Second degree trafficking a person is guilty of trafficking in a controlled substance in the second degree when: (a) He or she knowingly and unlawfully traffics in: 1. Ten (10) or more dosage units of a controlled substance classified in Schedules I and II that is not a narcotic drug; or specified in KRS 218A.1412, and which is not a synthetic drug, salvia, or marijuana; or 2. Twenty (20) or more dosage units of a controlled substance classified in Schedule III; (b) He or she knowingly and unlawfully prescribes, distributes, supplies, or sells an anabolic steroid for: 1. Enhancing human performance in an exercise, sport, or game; or 2. Hormonal manipulation intended to increase muscle mass, strength, or weight in the human species without a medical necessity; or (c) He or she knowingly and unlawfully traffics in any quantity of a controlled substance specified in paragraph (a) of this subsection in an amount less than the amounts specified in that paragraph. (2) (a) Except as provided in paragraph (b) of this subsection, any person who violates the provisions of subsection (1) of this section shall be guilty of a Class D felony for the first offense and a Class C felony for a second or subsequent offense. (b) Any person who violates the provisions of subsection (1)(c) of this section shall be guilty of: SECTION 6: DRUGS 6.2.12 1. A Class D felony for the first offense, except that KRS Chapter 532 to the contrary notwithstanding, the maximum sentence to be imposed shall be no greater than three (3) years; and 2. A Class D felony for a second offense or subsequent offense.Acts that Enhance the penalties of Trafficking

Penalties for Trafficking in controlled substance in third degree KRS 218A.1414 

Third degree trafficking a person is guilty of trafficking in a controlled substance in the third degree when he or she knowingly and unlawfully traffics in: (a) Twenty (20) or more dosage units of a controlled substance classified in Schedules IV or V; or (b) Any quantity of a controlled substance specified in paragraph (a) of this subsection in an amount less than the amount specified in that paragraph. (2) (a) Any person who violates the provisions of subsection (1)(a) of this section shall be guilty of a Class A misdemeanor for the first offense and a Class D felony for a second or subsequent offense. (b) Any person who violates the provisions of subsection (1)(b) of this section shall be guilty of: 1. A Class A misdemeanor for the first offense, subject to the imposition of presumptive probation; and 2. A Class D felony for a second or subsequent offense, except that KRS Chapter 532 to the contrary notwithstanding, the maximum sentence to be imposed shall be no greater than three (3) years.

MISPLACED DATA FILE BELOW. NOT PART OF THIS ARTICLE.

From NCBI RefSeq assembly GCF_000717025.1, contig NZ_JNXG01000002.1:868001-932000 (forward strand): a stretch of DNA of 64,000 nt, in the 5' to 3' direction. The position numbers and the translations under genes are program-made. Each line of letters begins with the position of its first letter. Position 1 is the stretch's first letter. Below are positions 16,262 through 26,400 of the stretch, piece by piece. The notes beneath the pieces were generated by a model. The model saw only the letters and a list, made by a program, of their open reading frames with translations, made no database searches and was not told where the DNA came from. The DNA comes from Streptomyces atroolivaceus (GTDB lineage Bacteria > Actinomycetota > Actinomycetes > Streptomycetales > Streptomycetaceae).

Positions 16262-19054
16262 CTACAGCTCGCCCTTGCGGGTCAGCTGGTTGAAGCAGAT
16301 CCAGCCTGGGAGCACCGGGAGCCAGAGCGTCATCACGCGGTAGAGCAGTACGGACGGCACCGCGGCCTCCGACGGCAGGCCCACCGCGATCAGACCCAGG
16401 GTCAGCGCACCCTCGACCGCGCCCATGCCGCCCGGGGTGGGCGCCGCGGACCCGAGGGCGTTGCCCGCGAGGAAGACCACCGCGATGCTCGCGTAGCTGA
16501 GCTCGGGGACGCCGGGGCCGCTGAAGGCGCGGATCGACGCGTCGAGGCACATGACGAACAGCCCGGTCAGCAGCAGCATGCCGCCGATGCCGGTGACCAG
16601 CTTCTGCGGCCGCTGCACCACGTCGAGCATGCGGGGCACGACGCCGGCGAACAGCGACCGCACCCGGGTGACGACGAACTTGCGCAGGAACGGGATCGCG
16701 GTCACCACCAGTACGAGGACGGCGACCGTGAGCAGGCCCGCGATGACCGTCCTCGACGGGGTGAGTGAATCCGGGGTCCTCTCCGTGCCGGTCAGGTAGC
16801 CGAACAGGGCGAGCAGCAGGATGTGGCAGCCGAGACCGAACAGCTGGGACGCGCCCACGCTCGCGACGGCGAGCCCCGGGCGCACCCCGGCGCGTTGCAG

Trafficking in controlled substance in or near school.  KRS 218A.1411 
The always present enhancements!  

Exception for misdemeanor salvia offenses - Penalty (1) Any person who unlawfully traffics in a controlled substance classified in Schedules I, II, III, IV or V, or a controlled substance analogue in any building used primarily for classroom instruction in a school or on any premises located within one thousand (1,000) feet of any school building used primarily for classroom instruction shall be guilty of a Class D felony, unless a more severe penalty is set forth in this chapter, in which case the higher penalty shall apply. The measurement shall be taken in a straight line from the nearest wall of the school to the place of violation. (2) The provisions of


Domestic Violence Law:

Definitions:   

"Domestic violence and abuse" means physical injury, serious physical injury, sexual abuse, assault, or the infliction of fear of imminent physical injury, serious physical injury, sexual abuse, or assault between family members or members of an unmarried couple; (2) "Family member" means a spouse, including a former spouse, a grandparent, a parent, a child, a stepchild, or any other person living in the same household as a child if the child is the alleged victim; (3) “Global positioning monitoring system” means a system that electronically determines a person’s location through global positioning satellite technology, radio frequency technology, or a combination thereof and reports the location of an individual through the use of a transmitter or similar device worn by that individual and that transmits latitude and longitude data to a monitoring entity. The term does not include any system that contains or operates global positioning system technology, or any other similar technology, that is implanted or otherwise invades or violates the individual’s body; and (4) "Member of an unmarried couple" means each member of an unmarried couple which allegedly has a child in common, any children of that couple, or a member of an unmarried couple who are living together or have formerly lived together. EDITOR’S NOTE: In Ireland v. Davis, 957 S.W.2d 310 (Ky App 1997), the Kentucky Court of Appeals ruled that “KRS 403.715 - .785 affords protection to same-sex couples just as they do to the others enumerated therein.” The court also stated that “’couples’ . . . refers to two people engaged in an intimate relationship and would not include roommates.” Although this latter statement is “mere dicta”, the court thus gave indication as to how it might rule in a case involving roommates not in an intimate (i.e., sexual) relationship. The court would probably rule the same way in a case involving KRS 431.005.